Q: What happens if you don’t turn in your tax return and/or refund on a chapter 13 bankruptcy?
I have been in my chapter 13 for over 2 years and realized I was supposed to supply tax returns and refunds to the trustee but I haven’t. I’m not sure what my next step is as I’m afraid to bring it up and have my case dismissed.
You should turn in returns ASAP and contact your attorney if you have one. Otherwise contact the trustee and own up to your mistake.
It will only get worse if you ignore it and your case will get dismissed if you don’t makes it up somehow.
Thomas. R. Morris agrees with this answer
A: It depends on what Trustee you have and what you did with them money. In a Chapter 13 you are supposed to turn over all of your "Disposable Income" to the Trustee. However, if you have unexpected expenses, like car repairs, or a need to replace appliances, or periods of unemployment, that are not covered in your plan, most Trustee's will allow you to request that the funds can be used for these one-time expenses. I would suggest you contact your Attorney to see that the practice is where your case was filed, and perhaps you can request to keep the money. In the alternative you may have to amend your plan to pay in the amount you kept, over time.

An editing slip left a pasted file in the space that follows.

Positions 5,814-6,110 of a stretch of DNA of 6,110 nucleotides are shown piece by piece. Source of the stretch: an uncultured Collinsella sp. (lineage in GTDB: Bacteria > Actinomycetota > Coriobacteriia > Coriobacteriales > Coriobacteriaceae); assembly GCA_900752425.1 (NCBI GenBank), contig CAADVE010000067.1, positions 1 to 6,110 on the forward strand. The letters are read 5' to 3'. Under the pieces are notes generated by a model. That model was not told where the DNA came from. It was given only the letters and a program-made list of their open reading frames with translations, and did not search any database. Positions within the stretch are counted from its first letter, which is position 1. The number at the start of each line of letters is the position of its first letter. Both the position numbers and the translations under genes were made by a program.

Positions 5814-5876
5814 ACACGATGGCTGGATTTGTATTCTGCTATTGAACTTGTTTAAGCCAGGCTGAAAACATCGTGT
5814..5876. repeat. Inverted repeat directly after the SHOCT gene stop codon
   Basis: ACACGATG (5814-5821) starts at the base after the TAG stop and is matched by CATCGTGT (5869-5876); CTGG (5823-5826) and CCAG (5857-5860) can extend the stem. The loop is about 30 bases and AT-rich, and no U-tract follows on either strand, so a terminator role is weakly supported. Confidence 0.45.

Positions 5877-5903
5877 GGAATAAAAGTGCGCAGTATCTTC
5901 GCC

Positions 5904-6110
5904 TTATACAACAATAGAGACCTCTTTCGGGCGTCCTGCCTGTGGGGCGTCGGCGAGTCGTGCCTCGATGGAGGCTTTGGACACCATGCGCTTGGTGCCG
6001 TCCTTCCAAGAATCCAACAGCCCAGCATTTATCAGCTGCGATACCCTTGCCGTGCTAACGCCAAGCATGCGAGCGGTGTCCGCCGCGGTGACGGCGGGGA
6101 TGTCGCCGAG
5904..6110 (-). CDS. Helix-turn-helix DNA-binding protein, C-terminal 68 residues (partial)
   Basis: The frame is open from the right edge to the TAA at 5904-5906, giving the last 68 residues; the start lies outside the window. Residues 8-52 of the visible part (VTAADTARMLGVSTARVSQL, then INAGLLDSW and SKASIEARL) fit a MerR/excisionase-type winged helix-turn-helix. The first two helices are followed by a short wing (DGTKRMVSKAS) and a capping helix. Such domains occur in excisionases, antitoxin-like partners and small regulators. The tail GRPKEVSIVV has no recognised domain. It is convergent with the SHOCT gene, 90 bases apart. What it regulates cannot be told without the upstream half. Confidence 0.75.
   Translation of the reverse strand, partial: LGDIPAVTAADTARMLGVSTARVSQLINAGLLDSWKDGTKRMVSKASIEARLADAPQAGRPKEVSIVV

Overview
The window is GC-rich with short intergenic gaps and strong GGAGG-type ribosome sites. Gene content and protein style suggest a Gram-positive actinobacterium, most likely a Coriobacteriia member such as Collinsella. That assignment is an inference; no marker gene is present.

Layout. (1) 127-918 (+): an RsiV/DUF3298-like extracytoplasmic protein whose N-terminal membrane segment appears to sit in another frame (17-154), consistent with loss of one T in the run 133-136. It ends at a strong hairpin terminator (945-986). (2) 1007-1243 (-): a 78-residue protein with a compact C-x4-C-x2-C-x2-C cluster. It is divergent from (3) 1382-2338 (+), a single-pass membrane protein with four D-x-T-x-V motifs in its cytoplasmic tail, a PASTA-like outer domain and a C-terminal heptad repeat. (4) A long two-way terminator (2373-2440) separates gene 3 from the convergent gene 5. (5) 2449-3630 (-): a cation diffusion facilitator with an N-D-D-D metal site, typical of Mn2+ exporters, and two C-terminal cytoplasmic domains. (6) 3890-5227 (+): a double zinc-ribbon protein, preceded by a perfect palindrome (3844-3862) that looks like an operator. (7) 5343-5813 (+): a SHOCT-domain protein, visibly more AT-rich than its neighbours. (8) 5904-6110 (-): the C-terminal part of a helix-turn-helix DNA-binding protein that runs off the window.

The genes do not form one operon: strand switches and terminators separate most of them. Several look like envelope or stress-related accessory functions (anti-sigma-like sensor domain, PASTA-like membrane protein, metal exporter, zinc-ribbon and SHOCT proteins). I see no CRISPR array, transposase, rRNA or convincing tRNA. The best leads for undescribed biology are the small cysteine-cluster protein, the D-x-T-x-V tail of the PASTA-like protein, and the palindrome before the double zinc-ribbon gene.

A: Turn in your returns ASAP and get permission to repay return to trustee.
Under the bankruptcy code, there is a list of responsibilities and duties of a bankruptcy client or bankruptcy debtor. One of those is that the debtor has to file their last four years worth of tax returns, and they have to provide the most recently filed tax return to the trustee, as the date of filing. After the case is filed, if they receive a tax return, the tax return may be considered income. Trustee's in various jurisdictions have different policies on how that should be held. In the Dallas Fort Worth metroplex, the client is required to provide a copy of the tax return to the trustees office. Any tax refund that exceeds $2,000, the portion that exceeds the $2,000, the debtor is required to turn that over to the trustee. If the debtor disputes that they need those funds for another reasonable purpose they can petition the trustee and file a motion and potentially have a hearing to determine if that's a valid use of the funds.
Because of this, you need to contact your specific attorney as soon as possible.
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